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The wiring nightmare begins !!!!!!


desertbluesman

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We relegated my DAW to the shed (Climate Controlled) Now I have to rewire 4 preamps, a line mixer, the Layla 24/96 box, several compressors my Cakewalk/Peavey Studio Mix Controller, the Tonelab tabletop, and A Roland MIDI patcher, The SW1000XG to the Studio Mix, both MIDI and audio, and guy in the sky knows what else. I am in the shed preparing for that very pursuit right now. Wish me luck, I will get'er done no problem as I have done it before several times, but I would like to get'er done on the first try. (just a little bit of craftsmanship pride there)
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The patchbay is your friend.

 

I have to kinda laugh though... back when I ran a studio I wired 80 rack spaces of mostly vintage gear through eight 96 point solder TT patchbays. On another occasion I wired all of the Whirlwind MassPins for the entire Pernel Center at C-MU, at about 276 contacts per (approx 3 inch round)connector, as well as the tie points and amphenol connectors between the main theater, studio theater, and TV production rooms and control rooms.

 

When I moved my little home recording rig into my new house, and paired it down to 8 preamps, a Fireface 800, and the Mytek converters I thought that I might not need patch bays. Nahhh.... I'm going back and wire in some quarter inch bays just to make routing easier. Been set up for less than 5 dats and already I'm tired of pulling out the racks.

 

Bill

"I believe that entertainment can aspire to be art, and can become art, but if you set out to make art you're an idiot."

 

Steve Martin

 

Show business: we're all here because we're not all there.

 

 

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Reminds me of my teen days building mixers for bands. I loved that stuff but now it takes me a week (injury not included) just to take a cab appart to tighten it down or replace drivers. I figure at least I know how and when to do it. Feels great when I am done, I just don't have the desire anymore but that could be energy or lack of there forth.

 

I picked up 2 of the smaller Marshall 4X12's (VS412) because the owner though he blew the speakers. I opened them up and with 20 extra screws and tightened up some loose speaker screws, they rock. No shake rattle or roll from the cabs, just what they are supposed to project.

 

I built a system for a civic enter and designed a, what I thought was a cool swithching and delay circuit but it was too confusing to the the foks running the sound so I ended up building a good old patchboard for the rack.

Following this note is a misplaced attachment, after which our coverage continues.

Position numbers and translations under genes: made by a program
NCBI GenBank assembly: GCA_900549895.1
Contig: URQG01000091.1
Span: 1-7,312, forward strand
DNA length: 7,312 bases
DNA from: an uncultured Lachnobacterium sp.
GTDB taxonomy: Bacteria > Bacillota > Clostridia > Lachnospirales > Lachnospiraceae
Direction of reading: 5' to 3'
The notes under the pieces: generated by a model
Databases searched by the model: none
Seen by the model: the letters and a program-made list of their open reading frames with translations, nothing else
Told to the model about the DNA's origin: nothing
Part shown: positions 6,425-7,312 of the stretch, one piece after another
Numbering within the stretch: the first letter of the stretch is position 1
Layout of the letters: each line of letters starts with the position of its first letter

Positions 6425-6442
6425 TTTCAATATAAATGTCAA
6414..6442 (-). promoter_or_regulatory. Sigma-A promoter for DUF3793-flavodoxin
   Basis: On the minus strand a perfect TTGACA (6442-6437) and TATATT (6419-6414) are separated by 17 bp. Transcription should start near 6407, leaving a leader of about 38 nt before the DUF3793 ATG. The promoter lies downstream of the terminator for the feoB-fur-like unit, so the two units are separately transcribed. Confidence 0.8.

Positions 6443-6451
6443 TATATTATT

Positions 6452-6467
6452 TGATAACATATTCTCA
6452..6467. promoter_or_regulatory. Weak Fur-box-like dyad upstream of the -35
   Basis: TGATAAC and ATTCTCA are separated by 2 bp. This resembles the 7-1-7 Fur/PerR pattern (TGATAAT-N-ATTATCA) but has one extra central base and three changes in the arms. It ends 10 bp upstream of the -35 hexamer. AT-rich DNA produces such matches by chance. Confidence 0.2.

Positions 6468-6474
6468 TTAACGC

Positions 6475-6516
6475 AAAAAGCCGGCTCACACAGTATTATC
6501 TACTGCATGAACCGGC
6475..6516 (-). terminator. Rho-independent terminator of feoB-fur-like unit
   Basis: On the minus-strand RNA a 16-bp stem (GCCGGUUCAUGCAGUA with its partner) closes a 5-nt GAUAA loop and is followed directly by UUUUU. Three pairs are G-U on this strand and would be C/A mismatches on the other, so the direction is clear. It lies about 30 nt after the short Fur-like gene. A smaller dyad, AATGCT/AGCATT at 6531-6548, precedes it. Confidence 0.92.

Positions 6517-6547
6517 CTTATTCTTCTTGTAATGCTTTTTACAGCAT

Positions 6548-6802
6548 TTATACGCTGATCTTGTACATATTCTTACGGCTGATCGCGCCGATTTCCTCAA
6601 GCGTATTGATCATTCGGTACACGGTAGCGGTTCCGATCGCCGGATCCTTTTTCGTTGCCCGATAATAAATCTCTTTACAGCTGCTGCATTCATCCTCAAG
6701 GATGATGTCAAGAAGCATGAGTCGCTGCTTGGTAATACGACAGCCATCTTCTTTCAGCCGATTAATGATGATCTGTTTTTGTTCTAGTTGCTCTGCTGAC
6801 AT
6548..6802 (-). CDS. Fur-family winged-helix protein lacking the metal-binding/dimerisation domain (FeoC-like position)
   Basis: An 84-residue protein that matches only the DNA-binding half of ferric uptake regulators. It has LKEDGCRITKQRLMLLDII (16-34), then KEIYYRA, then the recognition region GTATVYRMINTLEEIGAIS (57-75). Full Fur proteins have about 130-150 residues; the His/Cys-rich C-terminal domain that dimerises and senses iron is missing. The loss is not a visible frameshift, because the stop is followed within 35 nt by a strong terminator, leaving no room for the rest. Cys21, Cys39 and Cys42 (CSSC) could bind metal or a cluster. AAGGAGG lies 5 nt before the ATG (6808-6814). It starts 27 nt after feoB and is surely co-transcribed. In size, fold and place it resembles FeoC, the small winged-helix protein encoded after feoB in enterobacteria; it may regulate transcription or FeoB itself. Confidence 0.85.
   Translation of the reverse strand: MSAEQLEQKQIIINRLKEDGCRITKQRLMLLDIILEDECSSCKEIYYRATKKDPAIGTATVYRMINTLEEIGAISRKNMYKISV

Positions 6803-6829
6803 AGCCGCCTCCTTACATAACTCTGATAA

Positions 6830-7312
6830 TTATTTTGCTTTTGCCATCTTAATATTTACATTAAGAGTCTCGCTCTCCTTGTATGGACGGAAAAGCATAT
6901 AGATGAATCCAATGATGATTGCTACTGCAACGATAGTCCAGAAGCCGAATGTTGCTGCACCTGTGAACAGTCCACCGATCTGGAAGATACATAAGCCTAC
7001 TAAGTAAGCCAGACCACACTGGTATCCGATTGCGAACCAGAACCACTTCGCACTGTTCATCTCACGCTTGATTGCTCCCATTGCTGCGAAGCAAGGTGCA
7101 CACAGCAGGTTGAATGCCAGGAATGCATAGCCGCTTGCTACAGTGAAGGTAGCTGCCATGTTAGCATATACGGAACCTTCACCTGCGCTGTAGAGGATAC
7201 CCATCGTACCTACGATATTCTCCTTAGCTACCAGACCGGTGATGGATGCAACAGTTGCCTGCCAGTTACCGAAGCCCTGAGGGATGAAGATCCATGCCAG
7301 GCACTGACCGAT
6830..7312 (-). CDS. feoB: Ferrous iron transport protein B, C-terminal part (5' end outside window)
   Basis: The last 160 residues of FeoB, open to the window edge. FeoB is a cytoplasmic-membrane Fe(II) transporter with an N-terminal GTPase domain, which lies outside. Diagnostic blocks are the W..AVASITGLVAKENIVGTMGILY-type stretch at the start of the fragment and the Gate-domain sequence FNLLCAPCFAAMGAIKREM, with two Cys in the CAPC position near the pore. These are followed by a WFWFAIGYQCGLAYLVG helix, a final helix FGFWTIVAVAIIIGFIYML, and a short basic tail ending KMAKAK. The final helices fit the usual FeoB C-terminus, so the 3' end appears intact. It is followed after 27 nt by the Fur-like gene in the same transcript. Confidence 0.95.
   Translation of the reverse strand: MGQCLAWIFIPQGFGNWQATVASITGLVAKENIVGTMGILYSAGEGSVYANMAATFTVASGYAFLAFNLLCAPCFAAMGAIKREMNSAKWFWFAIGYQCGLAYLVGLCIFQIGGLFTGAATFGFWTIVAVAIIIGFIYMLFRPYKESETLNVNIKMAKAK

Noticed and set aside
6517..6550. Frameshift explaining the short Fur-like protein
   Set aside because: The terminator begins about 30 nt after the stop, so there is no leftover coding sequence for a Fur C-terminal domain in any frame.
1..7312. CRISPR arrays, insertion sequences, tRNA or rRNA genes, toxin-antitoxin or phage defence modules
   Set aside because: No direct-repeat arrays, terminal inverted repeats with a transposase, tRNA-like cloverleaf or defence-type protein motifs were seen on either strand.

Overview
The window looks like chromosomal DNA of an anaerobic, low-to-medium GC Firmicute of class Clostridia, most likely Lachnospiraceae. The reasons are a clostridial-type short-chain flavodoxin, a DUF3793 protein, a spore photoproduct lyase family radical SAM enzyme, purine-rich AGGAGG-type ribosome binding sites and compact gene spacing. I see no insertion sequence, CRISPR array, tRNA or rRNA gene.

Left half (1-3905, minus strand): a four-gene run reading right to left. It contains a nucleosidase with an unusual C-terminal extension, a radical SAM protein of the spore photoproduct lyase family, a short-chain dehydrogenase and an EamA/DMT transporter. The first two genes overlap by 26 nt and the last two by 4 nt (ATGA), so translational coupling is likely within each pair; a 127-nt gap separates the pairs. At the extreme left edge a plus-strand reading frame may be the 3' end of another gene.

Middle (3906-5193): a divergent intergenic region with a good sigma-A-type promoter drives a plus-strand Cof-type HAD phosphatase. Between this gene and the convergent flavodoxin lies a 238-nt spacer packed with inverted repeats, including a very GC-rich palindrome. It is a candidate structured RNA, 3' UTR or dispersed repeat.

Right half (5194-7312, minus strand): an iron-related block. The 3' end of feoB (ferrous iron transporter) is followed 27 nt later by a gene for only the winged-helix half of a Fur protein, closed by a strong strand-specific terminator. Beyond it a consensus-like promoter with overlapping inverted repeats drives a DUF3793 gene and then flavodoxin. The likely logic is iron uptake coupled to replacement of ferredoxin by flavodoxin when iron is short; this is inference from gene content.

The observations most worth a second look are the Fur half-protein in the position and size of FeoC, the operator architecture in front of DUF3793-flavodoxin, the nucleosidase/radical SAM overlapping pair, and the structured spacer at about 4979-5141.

Man, you guys bring back some great memories.

 

Peace

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I got'er done, it was pretty simple the only glitch was the Cakewalk/Peavey StudioMix controller took some time to get working, I don't know why, it was hooked up right on the first try, so I had to shut the computer down recheck and replug the MIDI wires, and boot'er up and viola she worked like a charm. The StudioMix also has a little analog mixer in it so I can run the SW synth into the Layla box and control it and the monitor outs volume with the mixer in the StudioMix, and it also controls a boom box that I also have hooked up to it for a different reference through consumer gear. It controls Sonar through the SW MIDI in outs. I had the audio hooked up incorrectly at first. It worked but not the way I had it before, so that took some thinking then I remembered how it was hooked up and bingo that worked as well.
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LOL! I was mixing for Mike Snider at Opryland USA themepark when the "rock 'n roll" show slated for the Geo Theater pavilion during the days was cancelled. Mike was sick of playing the little gazebo they had him in and decided to stretch out. He was given permission to try his show in the big pavilion.

 

I asked my bosses for basic information on the installed concert sound system but they ignored me for weeks. On the day we were to move in I was told someone would be there to show me the signal flow and open the locked power amp room. Of course, I was there early and NOBODY was there from sound services. Putzes. :rolleyes:

 

I madly called anyone whose number I could find and finally got someone to the theater. Among other "brilliant" moves, he walked up to the large, Harrison console (with the miniscule Mackie SR24 I was to use next to it) and commenced to pulling every mini tt patch cord from the bay beside it. He then re-plugged the 4 outputs from my board to the patchbay. (My inputs were pre-wired on a separate snake, IIRC.)

 

A few days later the girl charged with acting as audio liason to the name acts who played the pavillion at night asked me why the hell I pulled her patches. I explained why I had nothing to do with it. Given the sound services personnel involved she completely understood.

 

She was upset because that summer the Oak Ridge Boys played the lion's share of the pavillion dates. She was very familiar with their setup by the time we played the days in that theater and had preset all the necessary patches for the big board for their show. Of course, she then had to redo the entire patch layout after our performance. :eek:

 

All because Dumbo the sound services full-timer decided to act first and think never. :rolleyes:

It's easiest to find me on Facebook. Neil Bergman

 

Soundclick

fntstcsnd

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With wiring, as with carpentry, measure twice, cut once. And think long. If you need six feet of cable to get from here to there, make it eight feet. At some point you'll be glad you have a little extra service loop.

And don't wear shorts while soldering.

 

Scott Fraser

Scott Fraser
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